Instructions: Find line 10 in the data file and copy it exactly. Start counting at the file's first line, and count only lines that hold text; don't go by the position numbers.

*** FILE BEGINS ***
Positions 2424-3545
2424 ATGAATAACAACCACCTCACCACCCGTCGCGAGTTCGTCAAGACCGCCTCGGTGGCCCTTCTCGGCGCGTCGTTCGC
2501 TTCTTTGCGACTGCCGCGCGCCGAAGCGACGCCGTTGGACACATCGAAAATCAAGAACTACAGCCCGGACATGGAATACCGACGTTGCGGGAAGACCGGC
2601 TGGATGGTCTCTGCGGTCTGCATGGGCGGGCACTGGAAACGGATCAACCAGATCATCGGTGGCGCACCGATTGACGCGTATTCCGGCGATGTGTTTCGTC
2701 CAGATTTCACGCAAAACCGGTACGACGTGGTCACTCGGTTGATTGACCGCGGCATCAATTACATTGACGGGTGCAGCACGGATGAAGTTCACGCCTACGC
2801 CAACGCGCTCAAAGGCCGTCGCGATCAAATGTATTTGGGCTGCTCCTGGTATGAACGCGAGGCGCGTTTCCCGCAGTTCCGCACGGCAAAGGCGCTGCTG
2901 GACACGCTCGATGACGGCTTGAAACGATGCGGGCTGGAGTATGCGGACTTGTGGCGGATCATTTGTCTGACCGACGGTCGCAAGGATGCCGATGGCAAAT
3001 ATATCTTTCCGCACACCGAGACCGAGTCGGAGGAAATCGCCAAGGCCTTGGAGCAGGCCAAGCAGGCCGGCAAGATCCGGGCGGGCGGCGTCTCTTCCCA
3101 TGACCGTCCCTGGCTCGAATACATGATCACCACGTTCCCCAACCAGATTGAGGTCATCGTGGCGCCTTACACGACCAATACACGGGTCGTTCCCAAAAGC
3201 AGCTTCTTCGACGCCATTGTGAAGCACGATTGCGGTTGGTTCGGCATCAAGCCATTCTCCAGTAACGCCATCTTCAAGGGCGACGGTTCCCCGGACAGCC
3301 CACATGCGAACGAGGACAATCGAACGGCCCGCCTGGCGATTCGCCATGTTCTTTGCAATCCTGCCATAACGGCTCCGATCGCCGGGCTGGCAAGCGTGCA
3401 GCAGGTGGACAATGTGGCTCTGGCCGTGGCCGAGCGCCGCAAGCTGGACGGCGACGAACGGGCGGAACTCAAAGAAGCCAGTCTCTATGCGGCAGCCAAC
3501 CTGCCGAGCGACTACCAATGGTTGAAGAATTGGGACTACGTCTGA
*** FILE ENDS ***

3201 AGCTTCTTCGACGCCATTGTGAAGCACGATTGCGGTTGGTTCGGCATCAAGCCATTCTCCAGTAACGCCATCTTCAAGGGCGACGGTTCCCCGGACAGCC